Micky Mac was the voice that introduced the nation to house and techno on the national airwaves. Whether you were making your way to Cork for a night dancing to Greg and Shane at Sir Henry’s or jumping into the shower with the music blaring from you stereo, getting ready for a night out that might end up in Tropics or Doc’s, Micky Mac’s Dance Show was the soundtrack that caught the energy and anticipation of Saturday night and living for the moment.
Micky Mac didn’t know how good he was at “getting away” with a weekly dance show until he visited the White Isle.
“The one time I went to Ibiza, I realised how massive the show was when people recognised me.”
For the upcoming show Micky Mac and his crew will revive soul and disco hits from the golden era of Fernando’s and he will definitely drop a few 90s’ club bangers for the Larging It Up crowd.
The glory Days of Disco with DJ Micky Mac and guests Nicky Woulfe and JP Dillon happens on Friday, May 26 at Dolan’s Warehouse
The Bedroom Bedlam DJs
Micky Mac’s Dance Show broadcast mixes from the new Irish up and coming DJ’s in a piece they called Bedroom Bedlam DJs. Limerick DJs Conor O’Dwyer and Fenton Moloney remember the thrill it was to have their sets broadcast on national radio while they were still in their teens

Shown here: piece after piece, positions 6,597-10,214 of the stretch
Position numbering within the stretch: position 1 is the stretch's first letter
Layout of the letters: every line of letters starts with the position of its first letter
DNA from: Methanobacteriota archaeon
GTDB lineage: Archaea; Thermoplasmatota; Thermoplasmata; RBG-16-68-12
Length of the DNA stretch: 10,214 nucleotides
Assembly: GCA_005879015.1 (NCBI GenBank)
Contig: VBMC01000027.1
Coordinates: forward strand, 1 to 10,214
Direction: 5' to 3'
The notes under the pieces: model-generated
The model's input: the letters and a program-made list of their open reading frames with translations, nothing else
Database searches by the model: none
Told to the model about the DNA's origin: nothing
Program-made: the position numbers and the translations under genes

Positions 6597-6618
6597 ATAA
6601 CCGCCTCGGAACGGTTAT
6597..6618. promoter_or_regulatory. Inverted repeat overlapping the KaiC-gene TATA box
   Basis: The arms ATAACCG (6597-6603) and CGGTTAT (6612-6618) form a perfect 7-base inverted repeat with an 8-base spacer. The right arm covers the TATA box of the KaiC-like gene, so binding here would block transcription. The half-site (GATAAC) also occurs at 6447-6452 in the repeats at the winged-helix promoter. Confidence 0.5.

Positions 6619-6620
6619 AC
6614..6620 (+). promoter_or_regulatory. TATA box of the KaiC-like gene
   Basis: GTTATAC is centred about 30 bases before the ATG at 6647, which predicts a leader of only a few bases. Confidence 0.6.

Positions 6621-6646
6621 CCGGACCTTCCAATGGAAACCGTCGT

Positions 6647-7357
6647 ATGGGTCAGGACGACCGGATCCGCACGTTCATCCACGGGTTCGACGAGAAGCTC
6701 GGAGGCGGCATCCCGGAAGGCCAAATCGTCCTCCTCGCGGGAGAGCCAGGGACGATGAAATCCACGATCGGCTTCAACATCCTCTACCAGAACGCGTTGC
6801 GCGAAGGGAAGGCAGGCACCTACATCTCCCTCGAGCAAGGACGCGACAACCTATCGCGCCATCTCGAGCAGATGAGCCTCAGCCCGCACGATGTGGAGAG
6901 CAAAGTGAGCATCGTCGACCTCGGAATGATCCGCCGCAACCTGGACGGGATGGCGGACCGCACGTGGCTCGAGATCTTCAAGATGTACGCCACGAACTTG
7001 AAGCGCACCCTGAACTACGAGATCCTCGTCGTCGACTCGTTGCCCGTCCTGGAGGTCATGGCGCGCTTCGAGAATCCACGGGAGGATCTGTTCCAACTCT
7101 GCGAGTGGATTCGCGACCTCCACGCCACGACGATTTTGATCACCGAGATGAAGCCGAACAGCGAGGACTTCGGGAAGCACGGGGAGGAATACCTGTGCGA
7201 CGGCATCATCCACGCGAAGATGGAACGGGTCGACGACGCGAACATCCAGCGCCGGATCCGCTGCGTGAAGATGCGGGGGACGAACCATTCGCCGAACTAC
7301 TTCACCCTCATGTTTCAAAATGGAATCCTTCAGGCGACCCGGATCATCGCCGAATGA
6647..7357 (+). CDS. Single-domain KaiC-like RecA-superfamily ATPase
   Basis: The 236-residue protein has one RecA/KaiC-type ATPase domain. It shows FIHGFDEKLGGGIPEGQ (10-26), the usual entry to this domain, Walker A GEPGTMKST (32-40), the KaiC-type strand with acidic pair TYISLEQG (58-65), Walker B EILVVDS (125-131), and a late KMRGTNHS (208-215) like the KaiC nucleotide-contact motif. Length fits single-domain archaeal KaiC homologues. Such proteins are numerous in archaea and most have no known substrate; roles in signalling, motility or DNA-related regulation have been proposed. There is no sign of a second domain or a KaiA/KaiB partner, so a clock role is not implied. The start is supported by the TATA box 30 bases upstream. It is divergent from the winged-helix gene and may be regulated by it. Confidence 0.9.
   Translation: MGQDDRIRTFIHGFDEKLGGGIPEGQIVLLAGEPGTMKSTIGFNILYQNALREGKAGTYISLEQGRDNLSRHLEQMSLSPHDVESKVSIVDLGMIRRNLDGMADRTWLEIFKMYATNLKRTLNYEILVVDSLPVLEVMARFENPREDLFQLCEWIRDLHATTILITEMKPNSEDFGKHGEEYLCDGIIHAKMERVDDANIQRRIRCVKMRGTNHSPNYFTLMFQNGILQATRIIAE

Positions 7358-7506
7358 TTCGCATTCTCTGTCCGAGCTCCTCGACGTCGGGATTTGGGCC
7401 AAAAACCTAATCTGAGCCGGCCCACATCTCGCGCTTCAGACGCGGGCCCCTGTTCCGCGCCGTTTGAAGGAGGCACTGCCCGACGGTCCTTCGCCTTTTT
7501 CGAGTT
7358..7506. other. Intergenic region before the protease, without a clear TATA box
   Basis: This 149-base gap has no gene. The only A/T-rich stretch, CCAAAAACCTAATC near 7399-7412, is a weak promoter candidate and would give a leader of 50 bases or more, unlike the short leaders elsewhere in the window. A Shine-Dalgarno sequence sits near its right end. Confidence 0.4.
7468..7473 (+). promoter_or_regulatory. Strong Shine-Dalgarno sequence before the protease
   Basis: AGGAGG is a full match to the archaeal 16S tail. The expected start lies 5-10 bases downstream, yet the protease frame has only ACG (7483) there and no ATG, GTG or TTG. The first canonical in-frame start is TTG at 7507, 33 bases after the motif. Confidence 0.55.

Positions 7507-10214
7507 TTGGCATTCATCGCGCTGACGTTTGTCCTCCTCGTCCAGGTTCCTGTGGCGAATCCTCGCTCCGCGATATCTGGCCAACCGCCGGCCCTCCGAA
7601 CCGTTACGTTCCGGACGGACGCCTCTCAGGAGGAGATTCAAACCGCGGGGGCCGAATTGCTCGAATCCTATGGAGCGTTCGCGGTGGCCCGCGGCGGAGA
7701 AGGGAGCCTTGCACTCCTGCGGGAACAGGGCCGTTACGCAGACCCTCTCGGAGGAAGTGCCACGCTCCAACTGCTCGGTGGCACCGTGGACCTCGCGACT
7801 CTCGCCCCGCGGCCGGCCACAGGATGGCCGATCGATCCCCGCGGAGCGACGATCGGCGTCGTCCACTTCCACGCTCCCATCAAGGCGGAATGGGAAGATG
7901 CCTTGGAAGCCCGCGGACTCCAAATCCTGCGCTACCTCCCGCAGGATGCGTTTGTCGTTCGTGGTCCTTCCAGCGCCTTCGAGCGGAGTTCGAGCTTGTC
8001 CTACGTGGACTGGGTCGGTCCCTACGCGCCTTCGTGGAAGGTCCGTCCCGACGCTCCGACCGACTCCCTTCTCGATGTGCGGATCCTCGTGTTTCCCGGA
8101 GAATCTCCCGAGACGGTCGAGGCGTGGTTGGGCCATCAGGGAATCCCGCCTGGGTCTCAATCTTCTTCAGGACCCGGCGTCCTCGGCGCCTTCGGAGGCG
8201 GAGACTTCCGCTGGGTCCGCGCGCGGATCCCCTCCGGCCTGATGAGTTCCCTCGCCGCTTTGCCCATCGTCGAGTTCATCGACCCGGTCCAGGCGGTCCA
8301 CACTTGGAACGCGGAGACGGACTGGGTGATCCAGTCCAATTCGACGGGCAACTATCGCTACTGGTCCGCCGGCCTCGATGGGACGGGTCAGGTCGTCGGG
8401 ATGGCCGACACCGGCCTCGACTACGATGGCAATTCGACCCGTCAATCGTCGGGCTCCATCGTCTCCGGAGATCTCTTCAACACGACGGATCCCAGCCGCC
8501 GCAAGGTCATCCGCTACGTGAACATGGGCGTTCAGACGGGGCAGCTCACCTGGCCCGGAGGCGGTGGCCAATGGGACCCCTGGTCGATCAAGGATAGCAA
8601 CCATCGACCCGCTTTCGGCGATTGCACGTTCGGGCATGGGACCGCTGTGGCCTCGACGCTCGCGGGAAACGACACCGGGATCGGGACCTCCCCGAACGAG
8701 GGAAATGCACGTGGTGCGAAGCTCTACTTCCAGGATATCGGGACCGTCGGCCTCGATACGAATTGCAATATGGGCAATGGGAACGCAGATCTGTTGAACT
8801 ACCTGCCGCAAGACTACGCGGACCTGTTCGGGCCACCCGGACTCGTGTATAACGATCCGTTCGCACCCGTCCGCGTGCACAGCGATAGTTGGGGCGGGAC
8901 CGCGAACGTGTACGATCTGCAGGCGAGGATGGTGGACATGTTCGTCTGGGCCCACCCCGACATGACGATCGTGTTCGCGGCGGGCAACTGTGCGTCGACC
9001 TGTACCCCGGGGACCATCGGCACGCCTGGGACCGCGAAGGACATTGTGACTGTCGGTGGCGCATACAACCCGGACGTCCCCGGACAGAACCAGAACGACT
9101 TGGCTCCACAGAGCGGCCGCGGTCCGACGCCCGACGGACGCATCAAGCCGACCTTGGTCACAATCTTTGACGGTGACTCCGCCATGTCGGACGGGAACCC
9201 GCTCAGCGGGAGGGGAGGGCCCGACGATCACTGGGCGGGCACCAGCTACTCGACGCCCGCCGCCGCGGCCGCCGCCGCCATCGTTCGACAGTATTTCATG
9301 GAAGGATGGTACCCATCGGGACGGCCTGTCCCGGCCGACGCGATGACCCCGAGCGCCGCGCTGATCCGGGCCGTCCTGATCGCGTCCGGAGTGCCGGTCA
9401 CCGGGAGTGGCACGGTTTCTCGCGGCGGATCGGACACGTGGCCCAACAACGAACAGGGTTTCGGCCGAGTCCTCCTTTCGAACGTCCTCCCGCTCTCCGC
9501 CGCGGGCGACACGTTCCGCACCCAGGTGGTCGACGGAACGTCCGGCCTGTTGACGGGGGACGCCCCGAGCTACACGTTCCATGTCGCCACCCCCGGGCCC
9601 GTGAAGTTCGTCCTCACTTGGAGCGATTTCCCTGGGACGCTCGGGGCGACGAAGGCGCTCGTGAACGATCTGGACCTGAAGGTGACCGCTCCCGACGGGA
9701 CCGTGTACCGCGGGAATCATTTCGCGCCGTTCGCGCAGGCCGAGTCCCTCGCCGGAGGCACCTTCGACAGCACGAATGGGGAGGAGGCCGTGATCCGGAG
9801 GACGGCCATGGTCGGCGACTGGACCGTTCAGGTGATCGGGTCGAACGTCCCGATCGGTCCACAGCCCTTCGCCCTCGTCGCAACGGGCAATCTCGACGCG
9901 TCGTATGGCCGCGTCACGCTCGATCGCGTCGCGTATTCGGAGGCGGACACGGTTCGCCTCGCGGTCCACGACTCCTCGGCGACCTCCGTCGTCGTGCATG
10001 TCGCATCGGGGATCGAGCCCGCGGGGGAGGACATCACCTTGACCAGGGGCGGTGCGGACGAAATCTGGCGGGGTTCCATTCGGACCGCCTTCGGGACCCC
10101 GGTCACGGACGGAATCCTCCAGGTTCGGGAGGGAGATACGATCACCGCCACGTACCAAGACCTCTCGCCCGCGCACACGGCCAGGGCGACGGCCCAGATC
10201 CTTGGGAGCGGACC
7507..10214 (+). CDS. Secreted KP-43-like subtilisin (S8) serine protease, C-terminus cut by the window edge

Code (Conor O’Dwyer) – “This was huge at the time – I had been practicing on the turntables I got at Xmas ‘95 for a good seven or eight months. Getting a phone call form Mickey Mac on a run-of-the-mill school night in the middle of winter telling me my mix would be featured was really exciting – my first big break! I was 17 at the time and really wanted to get involved in DJ’ing and the Drum & Bass scene, it seemed like a door had been opened for me. He was the first person to bring dance music and dance music culture to the masses in Ireland.”
Fenton – “These days there are so many great outlets for budding DJs to get their latest mix out there, back in 1996 for me it was making a cassette for friends and hoping they would spread it around. Getting a mix on the 2FM Dance Show meant your name was mentioned along with the track listing which was great for a 17 year old DJ. The time and effort spent curating that perfect vinyl mix meant even more thanks to the listenership and feedback from the show on a national level. Mickey Mac brought dance music to a wider audience than before and brought fresh sounds into the living room, car stereo or wherever you may be each weekend. Having a weekend show playing new dance music on Irish national radio was great.